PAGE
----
Father and son receive honours side-by-side for services to young people

Matthew Hyde and his father Richard were honoured by the Prince of Wales at Windsor Castle.

Genevieve Holl-Allen
Tuesday 12 July 2022 16:32 BST
Matthew Hyde and his father Richard Hyde after being made OBE and MBE respectively at an investiture ceremony at Windsor Castle (Andrew Matthews/PA)
Matthew Hyde and his father Richard Hyde after being made OBE and MBE respectively at an investiture ceremony at Windsor Castle (Andrew Matthews/PA)

A father and son duo have described receiving honours from the Prince of Wales side-by-side as a “super special moment”, after claiming serving the community is “part of their DNA”.

Chief executive of the Scout Association Matthew Hyde received an OBE for services to young people alongside his father, Richard Hyde, who received an MBE for services to his local community in Ramsey, Cambridgeshire, from Charles at Windsor Castle on Tuesday.

The pair had appeared on the same New Year’s Honours list in 2020, but father Richard waited to tell the family about his own news to allow his son to “let him have his time” to enjoy his own success.

He told PA news agency: “Matthew told us that he got an OBE and when we drove home, (my wife) said to me in the car: ‘You didn’t say a thing about your MBE!’ and I said: “No, let him have his time.”

“And so he announced it to the rest of the family on Christmas Eve and I announced it just before Christmas lunchtime and he didn’t believe me!” he laughed.

Matthew said: “On Christmas Eve I’d said: “it’s such an honour dad, I’m so pleased you and mum get to see me get this honour, but I feel like you should have been recognised for all your work in the community.” And he said, ‘Well little people like me don’t get that sort of recognition’, knowing full well that he got the MBE which he announced the next lunchtime!”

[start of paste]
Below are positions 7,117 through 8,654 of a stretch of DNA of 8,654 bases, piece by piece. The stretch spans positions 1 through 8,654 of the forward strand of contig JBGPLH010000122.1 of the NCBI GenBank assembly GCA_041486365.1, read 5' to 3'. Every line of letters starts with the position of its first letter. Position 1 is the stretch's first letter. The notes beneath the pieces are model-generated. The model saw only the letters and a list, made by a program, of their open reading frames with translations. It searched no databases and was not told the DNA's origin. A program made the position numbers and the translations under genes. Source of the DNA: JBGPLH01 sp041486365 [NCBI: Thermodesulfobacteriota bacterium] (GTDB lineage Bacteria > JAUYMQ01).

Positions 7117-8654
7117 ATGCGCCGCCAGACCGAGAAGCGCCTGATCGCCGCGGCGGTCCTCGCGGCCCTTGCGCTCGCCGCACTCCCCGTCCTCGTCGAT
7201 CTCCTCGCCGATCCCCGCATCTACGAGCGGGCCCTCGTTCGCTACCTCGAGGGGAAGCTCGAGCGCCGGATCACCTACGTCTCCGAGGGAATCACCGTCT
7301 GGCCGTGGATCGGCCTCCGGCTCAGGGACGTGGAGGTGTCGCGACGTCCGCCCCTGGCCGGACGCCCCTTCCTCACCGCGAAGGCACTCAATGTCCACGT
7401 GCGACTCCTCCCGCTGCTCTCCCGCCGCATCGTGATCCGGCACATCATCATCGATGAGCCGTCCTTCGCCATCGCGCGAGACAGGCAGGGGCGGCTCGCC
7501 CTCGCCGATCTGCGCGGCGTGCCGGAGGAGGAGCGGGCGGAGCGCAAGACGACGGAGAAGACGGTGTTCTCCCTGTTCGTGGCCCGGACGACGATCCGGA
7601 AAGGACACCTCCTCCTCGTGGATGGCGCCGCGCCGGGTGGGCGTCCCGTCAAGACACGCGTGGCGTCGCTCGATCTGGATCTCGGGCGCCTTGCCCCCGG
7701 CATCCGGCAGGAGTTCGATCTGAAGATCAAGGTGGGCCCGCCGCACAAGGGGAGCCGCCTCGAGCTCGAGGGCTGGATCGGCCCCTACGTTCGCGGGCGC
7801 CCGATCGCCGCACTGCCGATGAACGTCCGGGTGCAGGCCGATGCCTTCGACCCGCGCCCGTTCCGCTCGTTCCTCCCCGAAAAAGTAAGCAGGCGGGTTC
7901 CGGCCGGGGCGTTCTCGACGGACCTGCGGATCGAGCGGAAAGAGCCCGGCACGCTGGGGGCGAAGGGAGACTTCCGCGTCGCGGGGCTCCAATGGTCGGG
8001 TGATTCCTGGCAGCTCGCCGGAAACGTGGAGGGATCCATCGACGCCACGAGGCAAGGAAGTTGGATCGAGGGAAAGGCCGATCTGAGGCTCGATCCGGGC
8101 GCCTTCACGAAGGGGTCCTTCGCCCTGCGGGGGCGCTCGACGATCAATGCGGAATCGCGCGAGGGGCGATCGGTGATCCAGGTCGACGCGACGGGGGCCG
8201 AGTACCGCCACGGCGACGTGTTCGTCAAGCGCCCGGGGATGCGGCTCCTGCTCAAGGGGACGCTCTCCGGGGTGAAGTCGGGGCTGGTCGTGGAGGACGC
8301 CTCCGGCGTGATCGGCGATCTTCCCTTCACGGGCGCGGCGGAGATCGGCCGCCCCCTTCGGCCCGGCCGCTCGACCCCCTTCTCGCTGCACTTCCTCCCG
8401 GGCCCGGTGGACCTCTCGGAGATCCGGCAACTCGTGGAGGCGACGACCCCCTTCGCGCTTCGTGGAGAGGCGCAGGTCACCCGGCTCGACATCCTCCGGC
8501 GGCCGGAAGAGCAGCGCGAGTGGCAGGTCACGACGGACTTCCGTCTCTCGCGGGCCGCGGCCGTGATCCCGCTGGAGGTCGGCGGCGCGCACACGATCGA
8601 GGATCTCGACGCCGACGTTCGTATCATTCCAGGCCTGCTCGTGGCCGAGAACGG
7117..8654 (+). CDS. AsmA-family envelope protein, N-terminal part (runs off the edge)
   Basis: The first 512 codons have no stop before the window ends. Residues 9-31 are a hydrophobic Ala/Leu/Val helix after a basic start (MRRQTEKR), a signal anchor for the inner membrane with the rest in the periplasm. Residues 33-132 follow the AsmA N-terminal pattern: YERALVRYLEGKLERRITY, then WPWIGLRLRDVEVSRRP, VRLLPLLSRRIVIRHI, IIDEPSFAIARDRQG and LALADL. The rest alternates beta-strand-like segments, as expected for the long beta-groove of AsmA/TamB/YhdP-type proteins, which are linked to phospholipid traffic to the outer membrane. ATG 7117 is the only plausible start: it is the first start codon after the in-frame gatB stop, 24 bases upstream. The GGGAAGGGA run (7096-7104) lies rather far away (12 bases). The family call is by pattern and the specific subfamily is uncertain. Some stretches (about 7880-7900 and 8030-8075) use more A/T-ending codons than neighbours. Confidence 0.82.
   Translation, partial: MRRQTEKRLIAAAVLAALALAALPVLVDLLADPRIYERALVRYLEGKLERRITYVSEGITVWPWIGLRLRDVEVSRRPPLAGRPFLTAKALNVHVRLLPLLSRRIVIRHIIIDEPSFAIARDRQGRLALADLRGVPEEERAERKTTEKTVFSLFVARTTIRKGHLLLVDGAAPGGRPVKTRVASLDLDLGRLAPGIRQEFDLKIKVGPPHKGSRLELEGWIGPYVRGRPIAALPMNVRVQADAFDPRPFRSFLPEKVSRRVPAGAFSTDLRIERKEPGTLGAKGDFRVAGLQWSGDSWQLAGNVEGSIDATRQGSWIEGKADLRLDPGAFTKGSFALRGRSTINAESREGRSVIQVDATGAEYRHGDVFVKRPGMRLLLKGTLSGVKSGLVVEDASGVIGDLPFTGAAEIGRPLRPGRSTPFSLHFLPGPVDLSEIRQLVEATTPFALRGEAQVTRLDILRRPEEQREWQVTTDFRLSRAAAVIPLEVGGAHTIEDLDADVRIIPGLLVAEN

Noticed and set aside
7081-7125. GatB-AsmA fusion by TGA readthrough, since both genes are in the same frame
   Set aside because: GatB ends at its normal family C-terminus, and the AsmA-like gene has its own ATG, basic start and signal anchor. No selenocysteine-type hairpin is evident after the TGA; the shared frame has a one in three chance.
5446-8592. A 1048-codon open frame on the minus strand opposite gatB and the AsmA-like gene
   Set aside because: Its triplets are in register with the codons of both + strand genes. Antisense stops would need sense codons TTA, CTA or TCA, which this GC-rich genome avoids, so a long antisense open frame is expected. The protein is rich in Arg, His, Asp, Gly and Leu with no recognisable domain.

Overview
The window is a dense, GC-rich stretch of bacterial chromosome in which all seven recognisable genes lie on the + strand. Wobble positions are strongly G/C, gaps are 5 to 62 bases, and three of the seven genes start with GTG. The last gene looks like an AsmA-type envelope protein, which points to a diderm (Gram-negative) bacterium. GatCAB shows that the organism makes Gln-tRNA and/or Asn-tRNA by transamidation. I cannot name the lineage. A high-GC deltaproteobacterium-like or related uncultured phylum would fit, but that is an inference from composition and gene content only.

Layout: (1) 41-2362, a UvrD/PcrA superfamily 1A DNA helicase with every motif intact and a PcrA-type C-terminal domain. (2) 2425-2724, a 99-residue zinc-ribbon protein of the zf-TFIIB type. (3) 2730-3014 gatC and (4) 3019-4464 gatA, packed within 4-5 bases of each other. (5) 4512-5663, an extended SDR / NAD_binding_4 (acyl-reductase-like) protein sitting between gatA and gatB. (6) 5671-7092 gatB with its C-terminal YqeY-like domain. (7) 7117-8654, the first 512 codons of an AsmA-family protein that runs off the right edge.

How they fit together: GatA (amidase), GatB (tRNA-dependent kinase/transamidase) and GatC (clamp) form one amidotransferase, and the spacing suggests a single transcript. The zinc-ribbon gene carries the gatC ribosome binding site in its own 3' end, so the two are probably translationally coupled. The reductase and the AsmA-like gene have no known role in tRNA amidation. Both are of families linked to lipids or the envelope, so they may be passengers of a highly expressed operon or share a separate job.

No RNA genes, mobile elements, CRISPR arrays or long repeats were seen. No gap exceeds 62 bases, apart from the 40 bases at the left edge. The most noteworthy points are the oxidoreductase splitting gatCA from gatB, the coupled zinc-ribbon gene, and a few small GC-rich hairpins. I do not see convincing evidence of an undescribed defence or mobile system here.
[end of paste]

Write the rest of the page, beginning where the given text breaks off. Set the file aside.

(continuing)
He added: “We were brought up to believe in service and serving the community and helping other people, and that’s what we say every time when Scouts across the country take their promise.

“That’s part of the DNA of us as a family and how we were raised by mum and dad, and it gets passed on to the next generation and on it goes.”

His own grandfather had been a member of the Scouts and had received a medal from the Scouts’ founder Robert Baden-Powell in 1931 for saving a young boy from a river in Ramsey.

Speaking about the ongoing importance of the Scouts in the aftermath of the pandemic, he said: “We saw communities come together, 12.4 million people volunteered in the pandemic, 4.6 million for the first time, and we’re now seeing that resurging for scouting as well.

“We had a really challenging time during the pandemic, but we’ve just added 60,000 new youth members onto our membership over the last year, the highest growth since 1942. So we’re here, standing up, ready to serve those young people and serve our communities.

“Young people are coming back in droves and they know that scouting is good for them, and parents and carers know that scouting is good for their young people as well.”

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